The U.S. Department of Agriculture announced plans to lower Obama-era nutritional standards for grains, flavored milks and sodium served in school cafeterias.
Under the previous regulations, schools had to serve “whole grain-rich” foods, and only non-fat milk could be flavored.
Now, under these new regulations, the USDA said only half the grains served in schools will have to be whole grains.
Foods made from mostly refined grains, like pasta, tortillas and hamburger buns can now be served, as well as flavored low-fat milks.
“I don’t like the sandwiches,” said Avemarie Rivera, a Springfield Public Schools students. “I like the fruit.”
The new standards also provide more time to reduce sodium levels in school meals.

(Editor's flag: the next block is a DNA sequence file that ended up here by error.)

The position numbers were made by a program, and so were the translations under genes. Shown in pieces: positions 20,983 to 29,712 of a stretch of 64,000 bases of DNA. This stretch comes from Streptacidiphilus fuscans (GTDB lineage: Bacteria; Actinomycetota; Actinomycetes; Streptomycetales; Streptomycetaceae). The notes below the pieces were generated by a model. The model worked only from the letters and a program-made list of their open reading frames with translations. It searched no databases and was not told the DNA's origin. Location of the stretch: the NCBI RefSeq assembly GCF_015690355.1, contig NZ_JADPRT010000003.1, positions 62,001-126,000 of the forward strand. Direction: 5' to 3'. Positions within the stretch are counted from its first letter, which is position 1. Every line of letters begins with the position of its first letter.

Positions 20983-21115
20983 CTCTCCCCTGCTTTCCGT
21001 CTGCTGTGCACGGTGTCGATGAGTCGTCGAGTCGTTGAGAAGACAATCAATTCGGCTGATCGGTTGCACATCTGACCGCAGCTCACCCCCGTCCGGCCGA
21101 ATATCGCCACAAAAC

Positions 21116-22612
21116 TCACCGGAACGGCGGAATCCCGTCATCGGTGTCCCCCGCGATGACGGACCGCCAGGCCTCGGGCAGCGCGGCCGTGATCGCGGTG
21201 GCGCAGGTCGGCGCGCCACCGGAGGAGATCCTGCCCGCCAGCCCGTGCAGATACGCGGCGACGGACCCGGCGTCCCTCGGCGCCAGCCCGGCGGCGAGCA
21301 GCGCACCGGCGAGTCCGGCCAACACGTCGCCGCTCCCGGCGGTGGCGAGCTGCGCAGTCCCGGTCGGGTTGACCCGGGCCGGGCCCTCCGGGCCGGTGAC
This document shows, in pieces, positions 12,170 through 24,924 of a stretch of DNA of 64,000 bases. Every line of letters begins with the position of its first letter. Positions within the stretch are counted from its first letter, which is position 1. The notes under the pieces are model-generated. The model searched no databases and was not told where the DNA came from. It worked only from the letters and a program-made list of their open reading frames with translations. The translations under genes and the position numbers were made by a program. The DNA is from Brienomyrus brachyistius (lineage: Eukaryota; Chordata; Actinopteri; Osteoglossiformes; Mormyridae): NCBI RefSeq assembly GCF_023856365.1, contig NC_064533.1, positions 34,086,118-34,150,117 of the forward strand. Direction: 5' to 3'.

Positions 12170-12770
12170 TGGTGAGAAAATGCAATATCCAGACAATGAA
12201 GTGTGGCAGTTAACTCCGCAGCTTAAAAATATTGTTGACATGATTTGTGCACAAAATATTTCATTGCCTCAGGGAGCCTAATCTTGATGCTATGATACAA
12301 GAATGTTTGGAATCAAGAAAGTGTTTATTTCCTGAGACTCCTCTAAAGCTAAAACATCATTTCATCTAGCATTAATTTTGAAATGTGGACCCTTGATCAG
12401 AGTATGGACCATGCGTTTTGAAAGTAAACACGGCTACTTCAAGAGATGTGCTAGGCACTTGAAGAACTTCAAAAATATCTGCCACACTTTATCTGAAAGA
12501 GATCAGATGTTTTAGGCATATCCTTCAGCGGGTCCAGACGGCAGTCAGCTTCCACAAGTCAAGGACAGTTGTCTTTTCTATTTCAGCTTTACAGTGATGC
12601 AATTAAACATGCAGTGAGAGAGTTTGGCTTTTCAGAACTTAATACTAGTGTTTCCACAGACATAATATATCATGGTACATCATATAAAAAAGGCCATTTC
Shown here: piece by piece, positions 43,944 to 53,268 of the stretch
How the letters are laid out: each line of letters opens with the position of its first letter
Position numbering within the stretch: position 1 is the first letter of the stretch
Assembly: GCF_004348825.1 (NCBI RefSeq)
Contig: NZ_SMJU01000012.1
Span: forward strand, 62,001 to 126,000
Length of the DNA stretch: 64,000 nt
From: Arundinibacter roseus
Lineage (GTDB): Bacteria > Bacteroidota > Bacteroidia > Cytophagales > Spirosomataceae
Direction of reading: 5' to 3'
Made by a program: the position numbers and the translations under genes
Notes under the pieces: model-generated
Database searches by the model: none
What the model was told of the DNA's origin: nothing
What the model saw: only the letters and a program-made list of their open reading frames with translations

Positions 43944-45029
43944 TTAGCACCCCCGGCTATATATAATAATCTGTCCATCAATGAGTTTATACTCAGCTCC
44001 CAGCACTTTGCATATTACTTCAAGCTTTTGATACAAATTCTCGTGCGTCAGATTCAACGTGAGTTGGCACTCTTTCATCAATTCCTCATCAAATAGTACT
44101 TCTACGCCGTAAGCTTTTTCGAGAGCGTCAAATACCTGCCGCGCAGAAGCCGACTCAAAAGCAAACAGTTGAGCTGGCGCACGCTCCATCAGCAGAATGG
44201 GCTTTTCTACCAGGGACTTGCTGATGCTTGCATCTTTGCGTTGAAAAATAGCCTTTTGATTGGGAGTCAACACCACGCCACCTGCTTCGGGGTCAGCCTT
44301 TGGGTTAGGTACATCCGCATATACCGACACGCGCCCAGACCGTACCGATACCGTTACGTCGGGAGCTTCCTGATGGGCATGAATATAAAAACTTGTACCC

“They have to watch their calories, watch their weight,” said Avemarie’s father Eddie. “The obesity thing and everything going on with that.”
These new rules help schools have additional options for healthy and appealing meals, according to the USDA. One western Massachusetts parent thinks more options will be better.
“If you have children that are picky eaters, I have a kindergarten who is a very picky eater, I think giving him more options would be terrific,” said Lisa Ball-Russo of South Hadley.
As for Holyoke Public Schools, Judy Taylor told 22News they plan to stay the course with the higher standards for grains, but will begin serving flavored low-fat milk at lunch.